This 722-mile driving route winds its way past 19 hot springs.
I have been visiting Colorado with my family since I was a child. I’ve come to know the state from many angles of adventure, from the adrenaline rushes of offroading in Grand Junction to white-water kayaking in the Crystal River. Last summer’s visit was no different, beginning with stand-up paddling in Boulder and ending with an exhausting hike up the tallest dune in North America at Great Sand Dunes National Park and Preserve.
Through the years, I’ve stumbled across a few natural hot springs, which range from hippie, clothing-optional pools to familyfriendly resorts. But it wasn’t until my most recent trip that I realized how much soaking is part of Colorado culture. It’s a difficult life: You play hard, you relax hard.
“People like to soak after an adventure,” said Deborah Frazier, author of “Colorado’s Hot Springs.” “They’re a great tonic after a terribly physically fit day.”
With the creation of its tourism initiative, the Colorado Historic Hot Springs Loop, the Rocky Mountain state has made it easy to plan a hot-springs visit, whether it’s following an adventure or as a stand-alone trip. The 722-mile scenic route features hot springs in five regions of Western Colorado, each with its own culture and vibe. Some soaks are serene, set under the stars, while others are lively, with waterslides and Marco Polo players.
Hot springs are linked to claims of therapeutic benefits from their geothermally heated groundwater and all-but guarantee that you’ll leave rejuvenated and free of stress. As locals explain, members of the Ute Indian Tribe would travel for days to reach what they considered to be miracle waters; some springs are still used for ceremonial purposes.
Colorado has hundreds of hot springs, Frazier said, but only 93 are large enough for a soak and 46 are accessible to the public yearround. Of those, 19 are in the loop, which makes a circle though five areas: Chaffee County, Pagosa Springs, Ouray County, Glenwood Springs and Steamboat Springs. Many are surrounded by national forests or wilderness areas, and all are near ski destinations and hiking trails, making them perfectly situated for relaxing after an active day.
Keep in mind that these 19, which all have a day-pass fee or resort fee, are fairly accessible by car compared with some other hot springs, which may require hikes. Among the most remote in the state: a free hot spring on public land known as Conundrum, which requires a 17-mile round-trip hike with 2,500 feet of elevation.
Hot springs come in various flavors, and with a little research, you’ll find a good match. Many are located at resorts with full spa and dining services, but others are bare-bones.
Among the 19, many are family friendly. Glenwood Hot Springs Resort is located between Aspen and Vail on the Colorado River and claims to have the world’s largest hot-springs pool — 405 feet long and 100 feet wide. At 90 degrees, it’s warm for swimming laps (I tried after kayaking) but heaven in the winter and — with two waterslides — a fun spot for kids.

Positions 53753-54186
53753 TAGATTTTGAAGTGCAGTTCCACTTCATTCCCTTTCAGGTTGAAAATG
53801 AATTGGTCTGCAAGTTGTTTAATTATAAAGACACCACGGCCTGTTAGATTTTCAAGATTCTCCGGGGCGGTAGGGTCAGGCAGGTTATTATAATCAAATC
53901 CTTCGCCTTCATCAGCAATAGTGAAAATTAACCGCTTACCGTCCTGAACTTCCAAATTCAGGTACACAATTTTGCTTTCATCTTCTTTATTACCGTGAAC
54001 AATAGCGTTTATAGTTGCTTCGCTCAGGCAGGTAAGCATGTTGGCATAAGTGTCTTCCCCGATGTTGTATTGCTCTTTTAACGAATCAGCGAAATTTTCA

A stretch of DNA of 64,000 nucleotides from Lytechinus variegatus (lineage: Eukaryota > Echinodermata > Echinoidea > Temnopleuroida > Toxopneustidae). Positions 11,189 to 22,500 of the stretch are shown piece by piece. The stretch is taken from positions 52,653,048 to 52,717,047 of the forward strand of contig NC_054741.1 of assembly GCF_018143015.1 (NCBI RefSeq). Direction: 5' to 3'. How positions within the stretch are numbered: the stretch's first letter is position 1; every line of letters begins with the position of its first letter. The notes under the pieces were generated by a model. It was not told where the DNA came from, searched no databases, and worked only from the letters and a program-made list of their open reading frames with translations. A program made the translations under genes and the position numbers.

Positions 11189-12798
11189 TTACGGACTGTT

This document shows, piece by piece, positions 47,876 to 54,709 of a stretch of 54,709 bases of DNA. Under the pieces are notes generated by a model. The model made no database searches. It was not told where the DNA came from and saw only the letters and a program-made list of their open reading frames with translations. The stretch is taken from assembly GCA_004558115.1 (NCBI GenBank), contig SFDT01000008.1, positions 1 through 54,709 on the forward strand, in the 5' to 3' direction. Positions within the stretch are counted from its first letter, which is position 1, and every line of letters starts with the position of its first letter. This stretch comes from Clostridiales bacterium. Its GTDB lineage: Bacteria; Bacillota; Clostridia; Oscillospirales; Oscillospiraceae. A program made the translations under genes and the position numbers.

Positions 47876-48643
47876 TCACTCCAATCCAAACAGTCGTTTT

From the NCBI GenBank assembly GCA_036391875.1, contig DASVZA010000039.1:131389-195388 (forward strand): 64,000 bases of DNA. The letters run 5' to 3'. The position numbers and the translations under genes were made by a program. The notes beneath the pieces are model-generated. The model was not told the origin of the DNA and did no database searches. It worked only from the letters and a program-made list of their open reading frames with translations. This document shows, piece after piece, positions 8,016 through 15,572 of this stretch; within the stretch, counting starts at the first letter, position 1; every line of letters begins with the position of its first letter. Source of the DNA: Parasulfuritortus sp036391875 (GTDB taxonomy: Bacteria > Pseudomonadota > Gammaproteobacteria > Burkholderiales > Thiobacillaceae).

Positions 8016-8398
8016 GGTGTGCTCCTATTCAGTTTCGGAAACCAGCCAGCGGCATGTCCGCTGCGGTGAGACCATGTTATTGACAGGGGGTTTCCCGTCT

The Historic Bath House at Mount Princeton Hot Springs Resort, just south of Buena Vista, also caters to kids, with a 400-foot waterslide, a big outdoor fireplace and a 90-degree exercise pool. The resort also has a soaking pool, kept at 105 degrees, and creekside hot springs, a more private option where you can enjoy starlight soaks.
For utter privacy during your soak, head to Chaffee County, which includes Buena Vista, Nathrop and Salida, and runs along the Continental Divide. Here, you will discover three of the most secluded hot springs open to the public: Alpine Hot Springs Hideaway, a vacation home surrounded by ponderosa pines and the Chalk Cliffs; Antero Hot Springs, with two log cabins and a larger mountain chalet, all with private soaking tubs; and Creekside Hot Springs cabin and soaking pool, both of which can accommodate eight.
You’ll find more traditional clothing-optional soaking at Orvis Hot Springs in Ridgway, which has several ponds and waterfalls strategically positioned . The seven soaking areas range in temperature: the “Lobster Pot” averages between 108 and 114 degrees. Four of the areas are outside, so you can enjoy views of soaring Mount Sneffels as you soak.
A few Colorado friends agreed that Strawberry Park Hot Springs, just outside Steamboat Springs — and adults-only after dark — is among the favorites for what one pal calls “textile-free” soaks. It’s also a good option if you prefer a tub rather than a swimming pool.
The setting is rustic, and you can choose from a number of pools, moving around until you find one you like. An icy cold creek on the opposite side of a rock wall can be refreshing after a hot soak.
Before May and after November, you’ll need a vehicle with four-wheel drive and snow tires to reach Strawberry Park, and they only accept cash and checks for payment. It’s on the list for my next visit. There, visitors can take the plunge with something called Watsu aquatic therapy. My own private massage therapist in a hot spring? Sounds like a fine way to end every physically exhausting day. Kaplan is a writer based in the District. Her website is melaniedgkaplan.com.
It wasn’t until my most recent trip that I realized how much soaking is part of Colorado culture. It’s a difficult life: You play hard, you relax hard.
TOP: Strawberry Park Hot Springs — which is an adults-only facility after dark — is among the favorites for “textile-free” soaks. ABOVE: Glenwood Hot Springs Resort claims to have the world’s largest hot-springs pool, a 90-degree wonder that is 405 feet long and 100 feet wide.